The law views spousal relationships as economic partnerships and when the partnership break down the person with more money may have to support the other. There is no black and white answer as to how much spousal support one spouse will pay the other. Every case is unique and is decided upon based on the unique facts of every case. The law states that Judges must look at how much the person asking for support needs to live, and how much the other person can pay. Generally, a short marriage will not warrant a large amount of spousal support, whereas a longer one will. Again, there are no simple answers when it comes to spousal support. Factors taken into consideration include, the age and health of the couple, available employment opportunities, the effect that being married had on the employment opportunities of the couple, contribution to family care during the marriage, the contribution made to the other’s career, the time it will take for the person to become self-sufficient, and the need to stay at home to take care of young children or adult children with a disability. If you can agree on the amount of support that will be paid and for how long it will be paid, then you can include this in your separation agreement.
To legally end your marriage you must get a divorce. Some people think that being separated and living apart ends their marriage, but this is not true. You must be legally divorced before you can marry again. The only reason you need for a divorce is a marriage breakdown. The law accepts that there has been a breakdown of your marriage if you can prove that you and your spouse have lived separate and apart for at least 1 year, without living together in that one year period for more than 90 days. It is not necessary that both spouses want a divorce in order for a divorce to be granted. If one spouse wants a divorce, then they can apply unilaterally. Either spouse can apply for a divorce, or it can be done jointly. There are no time limits after the 1 year separation period to apply for a divorce.
DIVISION OF MATRIMONIAL PROPERTY (Equalization):
The law says that married spouses share responsibility for childcare, household management and earning income during their marriage. According to the law, marriage is an equal partnership. When a marriage ends, the partnership is over and property has to be divided. To recognize the equal contribution of each person, the general rule is that the value of any property that you acquired during your marriage and that you still have when you separate must be divided equally, 50-50. Property that you brought with you into your marriage is yours to keep if your marriage ends. Any increase in the value of this property during your marriage must be shared. The value of the family home, otherwise known as the matrimonial home, must be shared even if one of you owned the home before you were married. There are exceptions to the division of property which include gifts received during your marriage from someone other than your spouse, property that you inherited during your marriage, insurance proceeds because someone died and settlement funds as a result of a personal injury such as a car accident. You and your spouse can agree to a different split, or in some cases you can ask the court to divide things differently.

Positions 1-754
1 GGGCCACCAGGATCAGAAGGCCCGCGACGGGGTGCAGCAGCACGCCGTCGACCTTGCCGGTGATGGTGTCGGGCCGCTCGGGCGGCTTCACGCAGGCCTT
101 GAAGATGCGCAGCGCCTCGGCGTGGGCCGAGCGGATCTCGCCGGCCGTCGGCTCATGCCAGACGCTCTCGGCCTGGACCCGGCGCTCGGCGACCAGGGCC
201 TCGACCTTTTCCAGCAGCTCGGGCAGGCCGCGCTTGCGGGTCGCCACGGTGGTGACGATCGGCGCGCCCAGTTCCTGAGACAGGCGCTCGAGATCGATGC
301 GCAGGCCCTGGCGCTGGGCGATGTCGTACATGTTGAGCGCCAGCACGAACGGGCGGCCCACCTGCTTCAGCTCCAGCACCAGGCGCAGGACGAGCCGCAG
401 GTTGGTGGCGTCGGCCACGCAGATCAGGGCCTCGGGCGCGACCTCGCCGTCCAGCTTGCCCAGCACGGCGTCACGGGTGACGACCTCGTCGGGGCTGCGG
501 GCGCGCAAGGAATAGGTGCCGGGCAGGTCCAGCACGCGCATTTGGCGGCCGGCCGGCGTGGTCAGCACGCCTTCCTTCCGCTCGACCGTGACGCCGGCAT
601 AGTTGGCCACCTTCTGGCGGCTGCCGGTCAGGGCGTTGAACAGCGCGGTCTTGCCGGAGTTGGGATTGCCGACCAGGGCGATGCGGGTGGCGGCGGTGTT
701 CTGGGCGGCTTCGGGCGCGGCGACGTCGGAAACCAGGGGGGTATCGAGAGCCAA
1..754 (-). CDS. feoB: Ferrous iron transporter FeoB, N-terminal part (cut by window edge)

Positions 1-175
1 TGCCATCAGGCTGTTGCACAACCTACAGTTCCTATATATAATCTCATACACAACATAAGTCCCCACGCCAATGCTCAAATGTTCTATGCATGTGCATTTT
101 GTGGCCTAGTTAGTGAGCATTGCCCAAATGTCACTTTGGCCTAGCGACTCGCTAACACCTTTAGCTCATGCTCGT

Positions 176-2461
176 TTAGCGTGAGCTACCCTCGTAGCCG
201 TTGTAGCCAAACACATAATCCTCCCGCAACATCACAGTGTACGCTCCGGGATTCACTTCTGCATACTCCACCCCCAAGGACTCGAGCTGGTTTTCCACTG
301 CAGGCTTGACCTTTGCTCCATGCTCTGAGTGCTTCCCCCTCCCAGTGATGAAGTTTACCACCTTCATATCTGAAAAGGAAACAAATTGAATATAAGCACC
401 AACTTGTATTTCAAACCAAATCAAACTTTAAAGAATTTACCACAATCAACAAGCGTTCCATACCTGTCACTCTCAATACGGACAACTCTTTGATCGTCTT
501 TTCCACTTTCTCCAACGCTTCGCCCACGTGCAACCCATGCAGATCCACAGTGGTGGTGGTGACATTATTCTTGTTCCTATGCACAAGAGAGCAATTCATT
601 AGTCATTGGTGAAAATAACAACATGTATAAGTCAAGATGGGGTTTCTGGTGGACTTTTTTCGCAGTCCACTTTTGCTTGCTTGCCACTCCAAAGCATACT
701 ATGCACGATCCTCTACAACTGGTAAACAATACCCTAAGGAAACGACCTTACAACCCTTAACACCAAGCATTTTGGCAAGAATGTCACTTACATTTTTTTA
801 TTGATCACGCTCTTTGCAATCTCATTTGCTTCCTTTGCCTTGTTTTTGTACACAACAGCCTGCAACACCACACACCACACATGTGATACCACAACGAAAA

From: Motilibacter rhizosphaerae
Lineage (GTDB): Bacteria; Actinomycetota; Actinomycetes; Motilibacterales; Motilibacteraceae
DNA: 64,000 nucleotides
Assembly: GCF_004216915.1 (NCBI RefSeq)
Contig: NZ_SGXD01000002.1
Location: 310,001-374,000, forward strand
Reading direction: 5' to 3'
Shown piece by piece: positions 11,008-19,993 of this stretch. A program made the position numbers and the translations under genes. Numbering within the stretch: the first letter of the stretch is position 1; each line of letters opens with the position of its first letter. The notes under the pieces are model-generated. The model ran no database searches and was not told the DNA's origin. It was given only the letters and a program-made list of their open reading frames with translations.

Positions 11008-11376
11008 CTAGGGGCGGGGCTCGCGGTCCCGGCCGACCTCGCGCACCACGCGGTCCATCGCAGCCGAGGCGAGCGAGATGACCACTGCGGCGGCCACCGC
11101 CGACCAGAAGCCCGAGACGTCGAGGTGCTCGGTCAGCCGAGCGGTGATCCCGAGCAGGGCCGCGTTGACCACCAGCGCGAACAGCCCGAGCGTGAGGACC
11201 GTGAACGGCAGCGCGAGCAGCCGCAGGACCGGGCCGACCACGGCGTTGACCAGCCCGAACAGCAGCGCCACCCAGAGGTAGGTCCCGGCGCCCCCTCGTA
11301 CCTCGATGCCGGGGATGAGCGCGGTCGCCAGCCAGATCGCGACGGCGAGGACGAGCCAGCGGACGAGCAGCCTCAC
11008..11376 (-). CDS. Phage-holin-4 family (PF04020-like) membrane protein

When a married couple is separated, are not living together and there is no chance of reconciliation, they can organize their relationship in a way that is amicable and agreeable to them both. Like a temporary or final court order, a separation agreement can provide for temporary or final conditions and terms that govern the family affairs of the couple whose relationship has broken-down. Issues such as custody, access, child support, spousal support and matrimonial property can all be dealt with in a separation agreement. A separation agreement must be signed by both spouses in front of a witness for it to be legal. Independent legal advice (ILA) is highly recommended to bind a separation agreement.
INDEPENDENT LEGAL ADIVCE:
Independent Legal Advice is required to solidify and bind a separation agreement. Each party to a separation agreement is entitled to receive independent legal advice from a lawyer who would advise him/her as to their legal rights in law and in application of those rights to the agreement. A party signing the agreement without obtaining independent legal advice could potentially bring the final agreement under review in a court of law. An unrepresented spouse could always then argue that they were not aware what their rights were. Independent legal advice provides legal validity to a separation agreement and is always highly recommended.